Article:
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Dimensions of Newton's Law of Gravitation and Coloumb's Law

  1. Nov 21, 2009 #1
    As we know, Newton's Law of Gravitation is
    [tex]\[
    {\mathbf{F}} = \frac{{Gm_1 m_2 }}
    {{r^2 }}
    \]
    [/tex]
    and Coulomb's law is

    [tex]
    \[
    {\mathbf{F}} = \frac{{Qq_1 q_2 }}
    {{r^2 }}
    \] [/tex]

    We know from comparing the dimensions of the first equation that G, the gravitational constant, has the dimension
    [tex]\[
    [M^{ - 1} L^3 T^{ - 2} ]
    \]
    [/tex]

    But for Coulomb's law, we assume Q is dimensionless. Why do we make this assumption?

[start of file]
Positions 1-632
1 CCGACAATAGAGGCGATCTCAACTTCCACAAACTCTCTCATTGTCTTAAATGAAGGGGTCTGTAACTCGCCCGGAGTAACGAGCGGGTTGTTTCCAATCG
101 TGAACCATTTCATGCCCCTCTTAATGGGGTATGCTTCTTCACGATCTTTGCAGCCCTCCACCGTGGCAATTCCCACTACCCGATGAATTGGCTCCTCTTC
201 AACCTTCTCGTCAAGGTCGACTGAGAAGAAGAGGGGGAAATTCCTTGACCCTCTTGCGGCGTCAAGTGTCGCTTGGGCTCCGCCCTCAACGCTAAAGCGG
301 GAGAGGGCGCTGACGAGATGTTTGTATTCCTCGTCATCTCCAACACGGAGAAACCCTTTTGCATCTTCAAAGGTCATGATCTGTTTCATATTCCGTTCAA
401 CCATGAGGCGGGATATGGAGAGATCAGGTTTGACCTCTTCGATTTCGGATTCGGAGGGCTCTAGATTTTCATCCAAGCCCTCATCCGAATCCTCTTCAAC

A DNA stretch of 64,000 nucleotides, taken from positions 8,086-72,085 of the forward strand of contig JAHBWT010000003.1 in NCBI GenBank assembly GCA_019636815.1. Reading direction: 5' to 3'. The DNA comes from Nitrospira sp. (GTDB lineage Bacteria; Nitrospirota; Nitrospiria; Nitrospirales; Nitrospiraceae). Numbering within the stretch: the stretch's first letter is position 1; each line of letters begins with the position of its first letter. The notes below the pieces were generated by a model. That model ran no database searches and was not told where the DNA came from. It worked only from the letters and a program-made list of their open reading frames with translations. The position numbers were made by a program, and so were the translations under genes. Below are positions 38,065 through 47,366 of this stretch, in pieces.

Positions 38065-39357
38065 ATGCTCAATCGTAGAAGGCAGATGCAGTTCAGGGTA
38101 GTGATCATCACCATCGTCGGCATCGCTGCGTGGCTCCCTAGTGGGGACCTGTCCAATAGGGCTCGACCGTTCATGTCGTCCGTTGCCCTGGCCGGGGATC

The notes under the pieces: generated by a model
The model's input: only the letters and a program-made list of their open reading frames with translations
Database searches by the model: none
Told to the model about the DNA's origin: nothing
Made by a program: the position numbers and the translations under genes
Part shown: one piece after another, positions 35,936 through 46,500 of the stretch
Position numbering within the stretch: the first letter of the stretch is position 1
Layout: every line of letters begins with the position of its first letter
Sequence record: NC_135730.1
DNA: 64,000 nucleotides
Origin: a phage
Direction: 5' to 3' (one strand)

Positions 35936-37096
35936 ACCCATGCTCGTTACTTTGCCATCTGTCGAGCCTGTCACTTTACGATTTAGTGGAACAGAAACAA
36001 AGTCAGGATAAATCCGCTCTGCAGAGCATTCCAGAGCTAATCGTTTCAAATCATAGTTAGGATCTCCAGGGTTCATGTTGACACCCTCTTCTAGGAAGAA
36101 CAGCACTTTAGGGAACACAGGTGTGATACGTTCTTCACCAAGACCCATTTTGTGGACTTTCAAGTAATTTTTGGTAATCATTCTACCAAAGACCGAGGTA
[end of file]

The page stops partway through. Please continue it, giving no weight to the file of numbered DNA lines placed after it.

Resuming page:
2. jcsd
  3. Nov 21, 2009 #2

    D H

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    Staff Emeritus
    Science Advisor

    Where did you get the idea that Q (typically κ, not Q) is unitless?

    Dimensional analysis tells you what the units for κ must be:

    [tex]d(\kappa)=d(F)*d(r)^2/d(q)^2 = \frac{FL^2}{Q^2} = \frac{ML^3}{T^2Q^2}[/tex]

    where the d() extracts the dimensions of the quantity in question. This is not a dimensionless quantity. The only way it can be dimensionless is if charge is expressed in non-rational units, [tex]d(q) = \sqrt{ML^3}/T[/tex]

    See http://scienceworld.wolfram.com/physics/CoulombsConstant.html
     
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